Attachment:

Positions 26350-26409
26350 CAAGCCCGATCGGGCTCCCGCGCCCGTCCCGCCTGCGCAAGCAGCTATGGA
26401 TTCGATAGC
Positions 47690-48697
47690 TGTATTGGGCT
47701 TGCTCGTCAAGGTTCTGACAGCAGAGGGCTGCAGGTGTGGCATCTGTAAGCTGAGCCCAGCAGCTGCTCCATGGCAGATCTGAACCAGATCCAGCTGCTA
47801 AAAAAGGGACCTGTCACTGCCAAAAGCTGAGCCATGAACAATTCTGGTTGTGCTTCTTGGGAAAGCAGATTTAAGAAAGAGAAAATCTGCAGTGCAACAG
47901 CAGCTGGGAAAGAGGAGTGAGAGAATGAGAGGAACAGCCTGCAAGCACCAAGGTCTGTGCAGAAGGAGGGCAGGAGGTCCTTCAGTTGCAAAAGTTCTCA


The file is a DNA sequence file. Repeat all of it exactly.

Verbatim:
Positions 26350-26409
26350 CAAGCCCGATCGGGCTCCCGCGCCCGTCCCGCCTGCGCAAGCAGCTATGGA
26401 TTCGATAGC
Positions 47690-48697
47690 TGTATTGGGCT
47701 TGCTCGTCAAGGTTCTGACAGCAGAGGGCTGCAGGTGTGGCATCTGTAAGCTGAGCCCAGCAGCTGCTCCATGGCAGATCTGAACCAGATCCAGCTGCTA
47801 AAAAAGGGACCTGTCACTGCCAAAAGCTGAGCCATGAACAATTCTGGTTGTGCTTCTTGGGAAAGCAGATTTAAGAAAGAGAAAATCTGCAGTGCAACAG
47901 CAGCTGGGAAAGAGGAGTGAGAGAATGAGAGGAACAGCCTGCAAGCACCAAGGTCTGTGCAGAAGGAGGGCAGGAGGTCCTTCAGTTGCAAAAGTTCTCA